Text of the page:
Nope. Not for some of us. And certainly not for me. “How it should be” for you is not “how it should be” for me. I mean, you might say, “Well, I don’t necessarily like how it is, but it’s the reality of it all, isn’t it?” And again I have to say, yes, as long as you reside and find comfort In the tangible world. But as soon as you access the possibilities of the intangible world within you, all that changes. And if you keep accessing your intangible side, you slowly begin to see the outside world differently, and begin functioning in it differently as well. And at that point, you will become “different.”

As they say, it’s not rocket science. How much and how deeply we activate our imagination usually defines whether we are actually artists or not. One pottery maker imagines throwing a pot that looks a certain way, holds flowers and would look beautiful on someone’s mantle or library shelf. Another pottery maker simply throws a lump of clay onto their wheel and lets their muse guide their hands, throwing a spontaneous pot that was never pre imagined.

Most artists have a concept of what kind of beauty they would like to bring into the world, this tangible world. Where does that ability come from? It comes from their desire to create, from accessing their imagination, from their intangible world, from their right brain! And were you to ask us where our most creative thoughts come from, nearly all of us would say, “Well, from somewhere, you know, somewhere else… certainly not from us, but rather through us.

Now, having beaten this already-dead horse into further submission, I now confess that I’m proud of being one of the “different ones.” And even though I’m one of the truly moderate “different ones,” still I love my time spent in the intangible realm, where life, for me, is spectacularly loving and beautiful. I know how to behave fairly normally in this tangible world. I know what it expects of me, and how to mostly satisfy it.

Yet I have a special respect for those artists who don’t give a flip what the “real world” thinks of them, and instead indulges their reality to the max. For it takes courage to be different when one becomes aware of the expectations of the outside world. For the artistic mind, there must be a deal made with the real world, a line drawn as to what “real world” activities are necessary to function in it… it’s kind of a dance between who we really are, and what part of us the rest of the world is going to accept, at least to survive.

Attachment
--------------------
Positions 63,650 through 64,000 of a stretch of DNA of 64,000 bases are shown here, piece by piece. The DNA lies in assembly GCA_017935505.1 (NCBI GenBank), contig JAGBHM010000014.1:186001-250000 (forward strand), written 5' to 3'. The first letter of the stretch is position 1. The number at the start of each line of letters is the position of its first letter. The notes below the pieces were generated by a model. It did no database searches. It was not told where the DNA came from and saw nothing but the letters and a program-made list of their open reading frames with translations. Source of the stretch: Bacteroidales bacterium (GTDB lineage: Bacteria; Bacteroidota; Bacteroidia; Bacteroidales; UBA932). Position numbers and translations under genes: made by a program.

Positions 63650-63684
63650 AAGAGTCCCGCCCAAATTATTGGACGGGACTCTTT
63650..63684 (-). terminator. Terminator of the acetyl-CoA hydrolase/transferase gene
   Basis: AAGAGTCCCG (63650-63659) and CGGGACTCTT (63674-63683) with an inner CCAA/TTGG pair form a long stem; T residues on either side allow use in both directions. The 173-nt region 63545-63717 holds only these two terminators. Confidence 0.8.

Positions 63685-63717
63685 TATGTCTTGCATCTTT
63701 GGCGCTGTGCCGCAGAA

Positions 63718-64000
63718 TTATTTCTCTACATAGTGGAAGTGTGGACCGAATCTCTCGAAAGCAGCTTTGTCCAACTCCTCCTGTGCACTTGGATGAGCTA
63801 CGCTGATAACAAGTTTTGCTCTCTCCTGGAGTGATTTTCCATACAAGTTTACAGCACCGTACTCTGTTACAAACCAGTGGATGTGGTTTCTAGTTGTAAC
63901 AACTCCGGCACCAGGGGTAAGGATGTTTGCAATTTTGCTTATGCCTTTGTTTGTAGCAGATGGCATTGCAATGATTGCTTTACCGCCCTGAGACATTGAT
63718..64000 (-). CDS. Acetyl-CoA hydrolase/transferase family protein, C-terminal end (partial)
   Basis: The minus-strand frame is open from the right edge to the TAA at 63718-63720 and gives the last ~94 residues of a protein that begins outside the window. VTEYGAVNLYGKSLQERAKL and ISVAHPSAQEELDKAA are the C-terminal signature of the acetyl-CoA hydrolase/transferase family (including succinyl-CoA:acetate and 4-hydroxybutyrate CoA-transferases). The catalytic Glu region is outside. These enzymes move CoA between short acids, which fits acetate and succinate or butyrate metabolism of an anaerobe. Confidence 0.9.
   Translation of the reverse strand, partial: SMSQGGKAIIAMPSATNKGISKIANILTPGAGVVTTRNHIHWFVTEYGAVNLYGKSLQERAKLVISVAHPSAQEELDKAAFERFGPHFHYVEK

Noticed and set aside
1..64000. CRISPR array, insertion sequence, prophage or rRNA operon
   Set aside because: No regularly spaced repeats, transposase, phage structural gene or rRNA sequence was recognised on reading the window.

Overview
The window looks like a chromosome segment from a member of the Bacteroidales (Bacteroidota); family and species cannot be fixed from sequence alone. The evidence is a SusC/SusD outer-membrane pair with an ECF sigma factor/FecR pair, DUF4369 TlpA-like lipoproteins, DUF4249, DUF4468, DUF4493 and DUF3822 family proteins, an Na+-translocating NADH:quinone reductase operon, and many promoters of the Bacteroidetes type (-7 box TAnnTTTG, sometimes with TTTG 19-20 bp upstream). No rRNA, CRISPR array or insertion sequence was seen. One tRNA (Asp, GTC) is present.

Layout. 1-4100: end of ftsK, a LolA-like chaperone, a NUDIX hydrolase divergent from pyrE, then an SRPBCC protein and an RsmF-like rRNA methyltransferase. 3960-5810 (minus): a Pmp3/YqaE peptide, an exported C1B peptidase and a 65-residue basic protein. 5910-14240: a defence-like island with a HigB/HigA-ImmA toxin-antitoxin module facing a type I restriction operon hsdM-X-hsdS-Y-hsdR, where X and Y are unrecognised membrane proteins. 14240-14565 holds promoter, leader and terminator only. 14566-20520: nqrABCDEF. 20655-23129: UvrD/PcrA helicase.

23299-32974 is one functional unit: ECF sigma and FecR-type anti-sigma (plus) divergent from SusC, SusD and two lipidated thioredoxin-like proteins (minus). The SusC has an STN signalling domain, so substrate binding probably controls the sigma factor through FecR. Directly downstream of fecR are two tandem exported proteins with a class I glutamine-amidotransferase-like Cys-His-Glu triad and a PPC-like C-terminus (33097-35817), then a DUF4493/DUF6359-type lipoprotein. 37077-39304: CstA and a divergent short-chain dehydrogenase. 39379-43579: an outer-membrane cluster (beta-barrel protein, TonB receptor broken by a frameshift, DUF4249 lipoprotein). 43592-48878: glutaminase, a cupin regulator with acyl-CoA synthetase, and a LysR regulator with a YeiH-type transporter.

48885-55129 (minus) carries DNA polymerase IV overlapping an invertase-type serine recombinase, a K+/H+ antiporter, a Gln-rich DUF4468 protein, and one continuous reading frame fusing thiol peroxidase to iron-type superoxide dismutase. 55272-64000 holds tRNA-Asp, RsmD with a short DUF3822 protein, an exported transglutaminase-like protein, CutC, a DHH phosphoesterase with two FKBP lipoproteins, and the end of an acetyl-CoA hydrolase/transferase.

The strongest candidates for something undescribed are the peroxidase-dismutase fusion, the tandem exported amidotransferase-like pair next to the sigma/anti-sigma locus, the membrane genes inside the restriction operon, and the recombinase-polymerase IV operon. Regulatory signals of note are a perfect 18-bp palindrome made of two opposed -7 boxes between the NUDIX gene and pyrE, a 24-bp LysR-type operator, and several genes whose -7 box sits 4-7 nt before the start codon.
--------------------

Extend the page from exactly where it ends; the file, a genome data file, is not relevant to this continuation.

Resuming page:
As artists, we strive to bring, into the tangible realm, our concepts of beauty and functionality. According to each of our abilities, we bring our best inspirations to the light of reality, often with the hope of acceptance, of others appreciating and enjoying our labors, or of even being inspired by them. Those of us who were able to actually make a living from our dreams and abilities are especially blessed.

Many artists will tell you that they have to create what they create. I am one of those. I have found endless enjoyment and satisfaction in creating music, writing and photography. For me it’s always an exercise in creation, bringing an intangible thing into existence… it’s a defining activity, defining who I am in all of this, even toward “why am I here.” Immensely satisfying. And definitely addictive.

My best examples of some truly great creative artists who have brought so much into the tangible world are Steven Spielberg and John Williams. Think of it… what they created, with the talented help of hundreds of others.

I want to leave you with this – the stream of creativity that emanates from the intangible realm can be more powerful than we know. Everything that Steven Spielberg and John Williams ever did came from that realm. To be able to find oneself in the intangible stream of that realm, to be even momentarily grazed by it… I assure you, it’s almost as good as a double Jamison’s.

Steve Hulse